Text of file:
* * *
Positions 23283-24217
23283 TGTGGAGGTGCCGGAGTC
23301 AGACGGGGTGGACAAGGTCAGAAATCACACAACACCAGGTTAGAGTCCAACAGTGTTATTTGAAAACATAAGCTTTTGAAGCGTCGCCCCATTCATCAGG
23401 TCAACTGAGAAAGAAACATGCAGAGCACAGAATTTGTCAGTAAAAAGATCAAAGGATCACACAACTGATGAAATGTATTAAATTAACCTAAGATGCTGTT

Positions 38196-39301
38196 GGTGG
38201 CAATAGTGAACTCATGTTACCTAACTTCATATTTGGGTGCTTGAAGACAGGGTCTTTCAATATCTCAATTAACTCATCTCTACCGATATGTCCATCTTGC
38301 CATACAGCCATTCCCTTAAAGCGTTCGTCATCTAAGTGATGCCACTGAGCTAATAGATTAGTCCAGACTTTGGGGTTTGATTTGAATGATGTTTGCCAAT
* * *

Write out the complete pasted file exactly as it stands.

Positions 23283-24217
23283 TGTGGAGGTGCCGGAGTC
23301 AGACGGGGTGGACAAGGTCAGAAATCACACAACACCAGGTTAGAGTCCAACAGTGTTATTTGAAAACATAAGCTTTTGAAGCGTCGCCCCATTCATCAGG
23401 TCAACTGAGAAAGAAACATGCAGAGCACAGAATTTGTCAGTAAAAAGATCAAAGGATCACACAACTGATGAAATGTATTAAATTAACCTAAGATGCTGTT

Positions 38196-39301
38196 GGTGG
38201 CAATAGTGAACTCATGTTACCTAACTTCATATTTGGGTGCTTGAAGACAGGGTCTTTCAATATCTCAATTAACTCATCTCTACCGATATGTCCATCTTGC
38301 CATACAGCCATTCCCTTAAAGCGTTCGTCATCTAAGTGATGCCACTGAGCTAATAGATTAGTCCAGACTTTGGGGTTTGATTTGAATGATGTTTGCCAAT